Archdiocese of Melbourne
|Area||27,194 km2 (10,500 sq mi)|
|(as of 2020)|
1,264,150 ( 26.3%)
|Sui iuris church||Latin Church|
|Established||31 March 1874|
|Cathedral||St Patrick's Cathedral, Melbourne|
|Patron saint||Saint Patrick|
|Auxiliary Bishops||Martin Ashe|
|Bishops emeritus||Denis Hart|
Peter John Elliott
The Roman Catholic Archdiocese of Melbourne is a Latin Rite metropolitan archdiocese in Melbourne, Victoria, Australia. Erected initially in 1847 as the Diocese of Melbourne, a suffragan diocese of Archdiocese of Sydney, the diocese was elevated in 1874 as an archdiocese of the Ecclesiastical Province of Melbourne and is the metropolitan for the suffragan dioceses of Sale, Sandhurst, Ballarat, and the Ukrainian Catholic Eparchy of Ss Peter and Paul. The Archdiocese of Hobart is attached to the archdiocese for administrative purposes. St Patrick's Cathedral is the seat of the Archbishop of Melbourne, currently Peter Comensoli, who succeeded Denis Hart on 1 August 2018.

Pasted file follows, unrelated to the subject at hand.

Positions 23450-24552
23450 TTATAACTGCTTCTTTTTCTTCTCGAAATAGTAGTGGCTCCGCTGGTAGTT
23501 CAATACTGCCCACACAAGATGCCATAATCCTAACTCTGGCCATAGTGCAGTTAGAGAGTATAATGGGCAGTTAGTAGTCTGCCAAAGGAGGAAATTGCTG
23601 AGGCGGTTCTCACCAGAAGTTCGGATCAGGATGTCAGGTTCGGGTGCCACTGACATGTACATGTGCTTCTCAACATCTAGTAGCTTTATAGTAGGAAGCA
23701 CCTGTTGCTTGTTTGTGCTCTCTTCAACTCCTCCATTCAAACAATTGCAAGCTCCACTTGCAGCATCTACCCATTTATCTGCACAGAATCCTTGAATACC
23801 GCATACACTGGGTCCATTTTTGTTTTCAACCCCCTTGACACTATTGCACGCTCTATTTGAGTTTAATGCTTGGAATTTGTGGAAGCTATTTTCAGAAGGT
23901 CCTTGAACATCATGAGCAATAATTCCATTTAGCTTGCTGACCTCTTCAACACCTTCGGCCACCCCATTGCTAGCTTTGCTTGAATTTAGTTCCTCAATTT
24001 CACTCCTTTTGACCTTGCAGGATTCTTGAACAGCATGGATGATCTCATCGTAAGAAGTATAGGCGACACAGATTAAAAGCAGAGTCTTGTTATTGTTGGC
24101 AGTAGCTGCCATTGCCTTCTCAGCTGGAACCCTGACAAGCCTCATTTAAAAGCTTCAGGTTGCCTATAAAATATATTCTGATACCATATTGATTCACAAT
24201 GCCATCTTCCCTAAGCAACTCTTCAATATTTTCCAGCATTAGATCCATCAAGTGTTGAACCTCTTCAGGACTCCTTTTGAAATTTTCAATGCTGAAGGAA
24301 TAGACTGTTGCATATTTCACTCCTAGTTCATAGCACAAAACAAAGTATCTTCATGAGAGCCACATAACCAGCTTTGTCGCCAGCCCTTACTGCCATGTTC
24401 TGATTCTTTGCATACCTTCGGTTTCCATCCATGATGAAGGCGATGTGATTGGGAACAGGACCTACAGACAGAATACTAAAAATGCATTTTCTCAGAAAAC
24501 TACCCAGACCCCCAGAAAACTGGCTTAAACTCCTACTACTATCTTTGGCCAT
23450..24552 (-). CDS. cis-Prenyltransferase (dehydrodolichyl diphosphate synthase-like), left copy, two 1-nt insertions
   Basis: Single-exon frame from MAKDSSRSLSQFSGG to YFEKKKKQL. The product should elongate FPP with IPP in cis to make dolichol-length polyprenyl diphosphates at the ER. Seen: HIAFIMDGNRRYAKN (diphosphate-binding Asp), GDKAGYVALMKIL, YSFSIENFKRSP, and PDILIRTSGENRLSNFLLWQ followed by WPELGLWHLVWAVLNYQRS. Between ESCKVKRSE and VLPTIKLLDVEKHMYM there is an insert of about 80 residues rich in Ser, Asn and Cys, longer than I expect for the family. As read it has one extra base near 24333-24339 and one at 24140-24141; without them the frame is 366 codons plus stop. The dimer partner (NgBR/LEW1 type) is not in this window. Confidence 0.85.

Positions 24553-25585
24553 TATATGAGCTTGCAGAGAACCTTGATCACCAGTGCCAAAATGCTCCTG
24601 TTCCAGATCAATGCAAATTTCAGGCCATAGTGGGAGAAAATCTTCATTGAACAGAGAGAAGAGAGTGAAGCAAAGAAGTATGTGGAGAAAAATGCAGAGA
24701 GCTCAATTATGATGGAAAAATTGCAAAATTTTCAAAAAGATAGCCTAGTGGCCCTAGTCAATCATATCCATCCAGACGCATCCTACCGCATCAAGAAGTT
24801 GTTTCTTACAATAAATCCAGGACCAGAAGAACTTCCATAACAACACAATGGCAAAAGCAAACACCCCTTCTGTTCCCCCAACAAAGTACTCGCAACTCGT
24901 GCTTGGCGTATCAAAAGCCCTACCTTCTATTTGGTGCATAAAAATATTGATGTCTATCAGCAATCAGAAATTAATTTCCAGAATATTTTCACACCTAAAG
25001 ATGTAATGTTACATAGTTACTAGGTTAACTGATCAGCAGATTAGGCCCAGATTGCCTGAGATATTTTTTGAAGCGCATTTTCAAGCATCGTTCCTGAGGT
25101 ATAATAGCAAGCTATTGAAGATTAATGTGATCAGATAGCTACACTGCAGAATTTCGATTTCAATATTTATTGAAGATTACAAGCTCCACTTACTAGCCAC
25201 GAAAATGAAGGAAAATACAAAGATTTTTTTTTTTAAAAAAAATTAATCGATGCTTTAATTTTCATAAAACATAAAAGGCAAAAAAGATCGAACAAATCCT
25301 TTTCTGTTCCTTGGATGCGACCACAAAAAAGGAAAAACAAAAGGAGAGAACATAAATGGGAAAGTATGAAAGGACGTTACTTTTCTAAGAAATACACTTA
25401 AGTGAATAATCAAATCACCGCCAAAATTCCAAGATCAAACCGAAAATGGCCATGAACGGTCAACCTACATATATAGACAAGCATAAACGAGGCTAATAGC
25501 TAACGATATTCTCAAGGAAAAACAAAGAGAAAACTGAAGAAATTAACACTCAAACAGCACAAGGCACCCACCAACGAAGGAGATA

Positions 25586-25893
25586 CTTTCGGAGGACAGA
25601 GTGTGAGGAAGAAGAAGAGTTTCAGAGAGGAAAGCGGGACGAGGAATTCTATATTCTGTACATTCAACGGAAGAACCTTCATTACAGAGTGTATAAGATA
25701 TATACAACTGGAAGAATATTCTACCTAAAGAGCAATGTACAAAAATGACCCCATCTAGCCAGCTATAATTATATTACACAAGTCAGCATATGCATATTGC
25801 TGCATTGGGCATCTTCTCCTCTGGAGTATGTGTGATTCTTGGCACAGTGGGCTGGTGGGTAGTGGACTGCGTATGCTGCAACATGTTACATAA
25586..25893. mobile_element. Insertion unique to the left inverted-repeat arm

According to the 2006 Commonwealth Census figures, there were 4,932,423 people within the province. Of these, 1,349,828 were Catholic, about 28% of the population.
When Melbourne, then called the Port Philip Settlement, and the surrounding area was being settled by European settlers in the 1830s, the area was a part of the Roman Catholic Ecclesiastical Province of Sydney in the Archdiocese of Sydney. In 1839, John Polding, the Archbishop of Sydney, placed Patrick Bonaventure Geoghegan in charge of the Port Philip Settlement and the first Mass was celebrated in Melbourne on Pentecost Sunday, 15 May 1839. The entire population of Port Philip in 1841 was 11,738 and the Catholics numbered 2,411.
The oldest surviving Catholic church in Victoria, St Francis Catholic Church, was built in 1841.